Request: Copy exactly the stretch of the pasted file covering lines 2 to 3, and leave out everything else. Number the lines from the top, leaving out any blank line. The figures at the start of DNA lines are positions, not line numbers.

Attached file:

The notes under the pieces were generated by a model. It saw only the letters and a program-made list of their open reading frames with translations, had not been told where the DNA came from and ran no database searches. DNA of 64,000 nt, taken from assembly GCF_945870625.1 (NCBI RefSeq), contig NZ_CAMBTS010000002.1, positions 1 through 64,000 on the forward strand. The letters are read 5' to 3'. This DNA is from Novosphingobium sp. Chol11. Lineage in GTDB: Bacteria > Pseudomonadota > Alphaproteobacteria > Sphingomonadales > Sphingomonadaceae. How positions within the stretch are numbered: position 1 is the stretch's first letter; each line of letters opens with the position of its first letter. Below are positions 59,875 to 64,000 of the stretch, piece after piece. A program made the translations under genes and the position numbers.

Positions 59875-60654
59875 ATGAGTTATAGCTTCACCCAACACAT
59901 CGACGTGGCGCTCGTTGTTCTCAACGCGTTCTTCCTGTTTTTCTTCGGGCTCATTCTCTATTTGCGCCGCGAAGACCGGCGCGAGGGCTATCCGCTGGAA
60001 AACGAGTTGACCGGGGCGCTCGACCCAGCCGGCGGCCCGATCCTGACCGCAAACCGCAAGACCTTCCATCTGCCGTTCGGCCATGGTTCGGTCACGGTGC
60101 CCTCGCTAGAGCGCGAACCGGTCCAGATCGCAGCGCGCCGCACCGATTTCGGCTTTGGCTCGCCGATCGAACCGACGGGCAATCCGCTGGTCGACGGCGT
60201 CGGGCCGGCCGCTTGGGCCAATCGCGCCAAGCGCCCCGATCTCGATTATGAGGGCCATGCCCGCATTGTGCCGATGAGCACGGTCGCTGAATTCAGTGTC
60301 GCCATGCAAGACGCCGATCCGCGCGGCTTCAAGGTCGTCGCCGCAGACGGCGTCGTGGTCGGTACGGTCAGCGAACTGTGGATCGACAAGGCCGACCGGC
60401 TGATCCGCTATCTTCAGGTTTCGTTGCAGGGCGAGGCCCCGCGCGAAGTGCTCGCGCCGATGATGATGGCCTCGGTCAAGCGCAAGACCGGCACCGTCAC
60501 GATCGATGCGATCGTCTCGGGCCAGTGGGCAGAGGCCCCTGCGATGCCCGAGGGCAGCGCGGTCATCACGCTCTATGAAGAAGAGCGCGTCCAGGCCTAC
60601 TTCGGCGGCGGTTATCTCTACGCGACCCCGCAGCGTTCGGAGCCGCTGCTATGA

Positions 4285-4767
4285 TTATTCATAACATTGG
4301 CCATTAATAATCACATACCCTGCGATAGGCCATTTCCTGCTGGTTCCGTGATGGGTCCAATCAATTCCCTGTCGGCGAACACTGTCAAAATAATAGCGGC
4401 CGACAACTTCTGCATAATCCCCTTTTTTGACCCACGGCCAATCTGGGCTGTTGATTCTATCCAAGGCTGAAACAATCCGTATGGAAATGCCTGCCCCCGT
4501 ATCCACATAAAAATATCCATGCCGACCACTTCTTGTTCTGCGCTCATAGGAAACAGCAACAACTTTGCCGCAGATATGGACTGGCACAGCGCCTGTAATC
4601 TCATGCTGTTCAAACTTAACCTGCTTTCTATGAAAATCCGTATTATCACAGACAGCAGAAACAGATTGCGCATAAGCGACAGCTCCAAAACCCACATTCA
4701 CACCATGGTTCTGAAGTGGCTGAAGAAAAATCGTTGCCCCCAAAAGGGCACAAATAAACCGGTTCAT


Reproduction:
Positions 59875-60654
59875 ATGAGTTATAGCTTCACCCAACACAT